"Commander, were you able to find out anything?" Deanna asked, ignoring the curious throbbing in the back of her head.

T'Noth shook her head, her confusion etched into her brow. "No, Counselor, I was not. I was prevented from proceeding."

"Prevented? What do you mean?"

"When I reached a certain depth in your mind, I triggered a defense mechanism within your conscious. It was as if my presence threatened you in some way."

Shock slipped over Deanna's face as recognition dawned. "Oh, gods. T'Noth, you must promise not to share this with anyone."


Cargo Bay 3 had been converted to a temporary morgue due to the high number of casualties. It was there that T'Noth found Drs. Harper and Crusher.

"Commander, is something wrong?" Crusher asked, laying aside a tricorder.

"I must speak with you and Dr. Harper, alone."

Intrigued by the cryptic request both doctors followed the Vulcan to one corner of the cargo bay. The security chief glanced up at the ceiling and ordered, "Computer, initiate privacy shield."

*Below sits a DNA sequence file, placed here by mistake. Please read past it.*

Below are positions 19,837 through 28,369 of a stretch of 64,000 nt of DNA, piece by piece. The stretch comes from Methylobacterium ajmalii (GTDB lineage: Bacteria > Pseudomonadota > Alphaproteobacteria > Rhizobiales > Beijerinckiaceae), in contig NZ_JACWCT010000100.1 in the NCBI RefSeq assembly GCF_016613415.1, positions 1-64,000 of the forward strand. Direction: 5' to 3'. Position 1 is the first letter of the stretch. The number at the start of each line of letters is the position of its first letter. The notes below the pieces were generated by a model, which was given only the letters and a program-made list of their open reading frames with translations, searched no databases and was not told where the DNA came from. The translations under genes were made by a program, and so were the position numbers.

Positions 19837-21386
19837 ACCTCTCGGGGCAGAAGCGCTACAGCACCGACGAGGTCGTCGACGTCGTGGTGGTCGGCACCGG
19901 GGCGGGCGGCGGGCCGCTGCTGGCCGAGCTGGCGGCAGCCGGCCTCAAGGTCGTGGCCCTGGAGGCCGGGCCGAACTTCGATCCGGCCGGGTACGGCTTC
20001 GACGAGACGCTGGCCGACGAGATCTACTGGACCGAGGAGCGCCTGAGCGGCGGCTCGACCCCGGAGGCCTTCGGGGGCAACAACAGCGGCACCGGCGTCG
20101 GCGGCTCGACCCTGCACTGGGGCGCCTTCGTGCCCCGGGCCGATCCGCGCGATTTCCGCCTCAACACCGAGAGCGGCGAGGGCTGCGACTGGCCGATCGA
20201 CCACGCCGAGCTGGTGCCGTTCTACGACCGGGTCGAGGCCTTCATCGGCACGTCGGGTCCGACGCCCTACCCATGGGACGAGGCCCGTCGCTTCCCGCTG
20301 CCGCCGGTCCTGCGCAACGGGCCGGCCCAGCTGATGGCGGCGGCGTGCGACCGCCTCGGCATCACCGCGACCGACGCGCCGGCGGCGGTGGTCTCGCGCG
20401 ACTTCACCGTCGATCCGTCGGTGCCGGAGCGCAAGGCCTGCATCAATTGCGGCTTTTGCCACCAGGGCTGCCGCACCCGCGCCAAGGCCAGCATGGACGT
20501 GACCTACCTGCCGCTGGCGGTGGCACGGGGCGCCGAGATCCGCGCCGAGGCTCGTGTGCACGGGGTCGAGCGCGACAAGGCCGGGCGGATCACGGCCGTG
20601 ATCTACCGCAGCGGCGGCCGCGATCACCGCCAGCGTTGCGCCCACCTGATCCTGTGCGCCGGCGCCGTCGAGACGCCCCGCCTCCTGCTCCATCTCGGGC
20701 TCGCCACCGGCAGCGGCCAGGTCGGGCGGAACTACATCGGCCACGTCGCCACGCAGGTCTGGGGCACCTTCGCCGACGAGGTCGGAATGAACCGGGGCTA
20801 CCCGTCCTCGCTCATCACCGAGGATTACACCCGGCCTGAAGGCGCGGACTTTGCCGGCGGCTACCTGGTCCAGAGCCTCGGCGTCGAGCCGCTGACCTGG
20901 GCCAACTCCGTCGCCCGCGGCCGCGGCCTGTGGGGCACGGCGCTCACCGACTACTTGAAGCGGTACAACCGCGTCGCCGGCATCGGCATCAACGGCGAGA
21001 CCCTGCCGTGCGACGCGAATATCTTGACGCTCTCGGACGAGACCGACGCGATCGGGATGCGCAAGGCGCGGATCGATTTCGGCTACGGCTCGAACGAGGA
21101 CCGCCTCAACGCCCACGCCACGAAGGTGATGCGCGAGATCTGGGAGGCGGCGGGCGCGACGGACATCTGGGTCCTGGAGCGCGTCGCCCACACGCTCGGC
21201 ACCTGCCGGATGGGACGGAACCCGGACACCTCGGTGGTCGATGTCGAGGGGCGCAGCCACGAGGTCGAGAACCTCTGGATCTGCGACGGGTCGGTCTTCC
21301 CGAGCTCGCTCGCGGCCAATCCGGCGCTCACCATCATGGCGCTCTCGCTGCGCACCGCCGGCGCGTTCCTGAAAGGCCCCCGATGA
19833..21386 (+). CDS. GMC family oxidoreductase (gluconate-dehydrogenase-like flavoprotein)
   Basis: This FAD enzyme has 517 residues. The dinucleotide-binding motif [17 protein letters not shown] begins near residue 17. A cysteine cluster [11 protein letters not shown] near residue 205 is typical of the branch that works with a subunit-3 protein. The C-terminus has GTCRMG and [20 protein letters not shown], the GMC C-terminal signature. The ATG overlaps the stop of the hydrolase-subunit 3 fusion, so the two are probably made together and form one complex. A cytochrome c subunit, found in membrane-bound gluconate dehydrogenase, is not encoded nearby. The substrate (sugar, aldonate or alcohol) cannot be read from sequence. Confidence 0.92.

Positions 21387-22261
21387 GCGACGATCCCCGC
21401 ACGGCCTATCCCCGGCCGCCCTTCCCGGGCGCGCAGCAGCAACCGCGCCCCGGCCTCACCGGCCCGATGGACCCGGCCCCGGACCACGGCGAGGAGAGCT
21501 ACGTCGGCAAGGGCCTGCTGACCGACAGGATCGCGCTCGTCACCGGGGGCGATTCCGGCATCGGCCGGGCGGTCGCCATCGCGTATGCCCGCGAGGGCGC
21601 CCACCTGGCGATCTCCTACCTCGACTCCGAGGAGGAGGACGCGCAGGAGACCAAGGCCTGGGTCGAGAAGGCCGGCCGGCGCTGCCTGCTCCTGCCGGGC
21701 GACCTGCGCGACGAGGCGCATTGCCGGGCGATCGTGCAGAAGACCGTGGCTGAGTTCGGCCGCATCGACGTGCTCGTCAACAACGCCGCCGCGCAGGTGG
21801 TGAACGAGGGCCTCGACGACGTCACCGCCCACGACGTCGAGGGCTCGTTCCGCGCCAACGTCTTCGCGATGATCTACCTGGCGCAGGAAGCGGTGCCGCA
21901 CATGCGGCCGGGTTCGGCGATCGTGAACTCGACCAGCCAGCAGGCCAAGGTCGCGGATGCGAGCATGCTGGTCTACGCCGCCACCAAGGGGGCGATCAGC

A shimmering blue force field surrounded them a second later. Their privacy secured, T'Noth began. "I made an oath and under normal circumstances would honor my word. However, as the chief of security, I am duty bound to report any threat to the ship or its crew. This would normally be discussed with the captain of the vessel, but as the matter involves the current commander, I must turn to you. Commander Troi is mentally unwell."

Seeing the slight surprised expression of both doctors, T'Noth further explained her meeting with Troi and the results of the mind meld. She ended the summary stating, "I believe I was seeing her Imzadi bond with Captain Riker when I was forced to end the mind meld."

Beverly absorbed the information without comment, her mind drifting back several years to the Cairn delegation. "It is possible that Deanna's meta-conscious mind has blocked her bond with Will to protect her from the psychic trauma of losing him. Her mother, Lwaxana experienced this and nearly died."

"Do you think Deanna's life is threatened by this block?" Harper asked, his concern growing. In the short time they had served together, Michael had developed a genuine fondness for the counselor.